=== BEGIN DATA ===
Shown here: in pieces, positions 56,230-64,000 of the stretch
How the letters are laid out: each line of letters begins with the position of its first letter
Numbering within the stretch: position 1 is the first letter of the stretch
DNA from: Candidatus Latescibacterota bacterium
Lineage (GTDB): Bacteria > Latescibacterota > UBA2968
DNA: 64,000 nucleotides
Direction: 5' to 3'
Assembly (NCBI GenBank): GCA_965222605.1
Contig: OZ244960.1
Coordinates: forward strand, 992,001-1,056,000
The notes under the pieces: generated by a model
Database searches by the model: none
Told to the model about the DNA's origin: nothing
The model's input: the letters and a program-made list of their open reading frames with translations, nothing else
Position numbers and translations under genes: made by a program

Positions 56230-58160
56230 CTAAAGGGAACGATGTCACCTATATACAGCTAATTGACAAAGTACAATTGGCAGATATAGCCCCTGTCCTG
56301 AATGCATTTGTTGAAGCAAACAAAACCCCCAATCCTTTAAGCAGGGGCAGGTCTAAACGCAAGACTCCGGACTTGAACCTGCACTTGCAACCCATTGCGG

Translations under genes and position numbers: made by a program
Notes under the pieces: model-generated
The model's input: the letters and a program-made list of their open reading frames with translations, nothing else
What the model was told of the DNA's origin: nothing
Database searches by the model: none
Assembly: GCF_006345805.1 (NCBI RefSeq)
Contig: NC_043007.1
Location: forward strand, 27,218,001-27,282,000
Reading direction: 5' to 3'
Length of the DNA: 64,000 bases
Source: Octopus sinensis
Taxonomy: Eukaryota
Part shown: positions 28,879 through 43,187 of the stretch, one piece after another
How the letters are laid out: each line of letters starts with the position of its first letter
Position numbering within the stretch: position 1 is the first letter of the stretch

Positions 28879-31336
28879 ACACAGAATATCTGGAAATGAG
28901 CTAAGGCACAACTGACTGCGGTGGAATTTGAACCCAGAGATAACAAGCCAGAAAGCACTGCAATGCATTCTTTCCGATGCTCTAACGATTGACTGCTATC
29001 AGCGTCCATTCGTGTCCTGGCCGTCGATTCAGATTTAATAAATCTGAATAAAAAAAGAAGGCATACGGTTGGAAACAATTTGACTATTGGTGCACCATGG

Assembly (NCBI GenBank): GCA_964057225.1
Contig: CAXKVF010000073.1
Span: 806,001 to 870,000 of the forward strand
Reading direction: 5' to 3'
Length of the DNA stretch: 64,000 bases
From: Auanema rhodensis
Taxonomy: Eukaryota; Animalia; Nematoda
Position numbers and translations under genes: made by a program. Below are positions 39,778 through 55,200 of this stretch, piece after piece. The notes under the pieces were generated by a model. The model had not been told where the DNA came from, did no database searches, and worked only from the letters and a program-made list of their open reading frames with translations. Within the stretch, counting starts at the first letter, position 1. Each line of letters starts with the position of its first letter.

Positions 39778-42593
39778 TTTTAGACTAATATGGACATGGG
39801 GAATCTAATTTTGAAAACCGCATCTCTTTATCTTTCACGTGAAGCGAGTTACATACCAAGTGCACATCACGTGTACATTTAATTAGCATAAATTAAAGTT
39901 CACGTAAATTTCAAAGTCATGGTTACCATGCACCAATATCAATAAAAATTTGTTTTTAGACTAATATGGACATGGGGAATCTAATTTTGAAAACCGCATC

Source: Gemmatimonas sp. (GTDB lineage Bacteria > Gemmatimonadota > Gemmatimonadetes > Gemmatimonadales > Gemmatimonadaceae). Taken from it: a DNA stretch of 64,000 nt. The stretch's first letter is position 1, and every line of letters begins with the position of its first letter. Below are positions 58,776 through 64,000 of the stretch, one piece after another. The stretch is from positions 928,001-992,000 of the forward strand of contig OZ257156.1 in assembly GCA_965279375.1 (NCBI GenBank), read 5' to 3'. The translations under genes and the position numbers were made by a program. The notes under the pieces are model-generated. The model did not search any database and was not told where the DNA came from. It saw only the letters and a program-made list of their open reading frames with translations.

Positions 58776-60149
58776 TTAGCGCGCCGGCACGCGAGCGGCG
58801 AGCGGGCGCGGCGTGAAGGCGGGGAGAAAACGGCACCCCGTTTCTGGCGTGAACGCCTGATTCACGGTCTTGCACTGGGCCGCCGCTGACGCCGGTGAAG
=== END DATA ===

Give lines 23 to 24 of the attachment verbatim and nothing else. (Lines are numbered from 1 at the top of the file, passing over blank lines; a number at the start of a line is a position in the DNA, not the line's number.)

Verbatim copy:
Database searches by the model: none
Assembly: GCF_006345805.1 (NCBI RefSeq)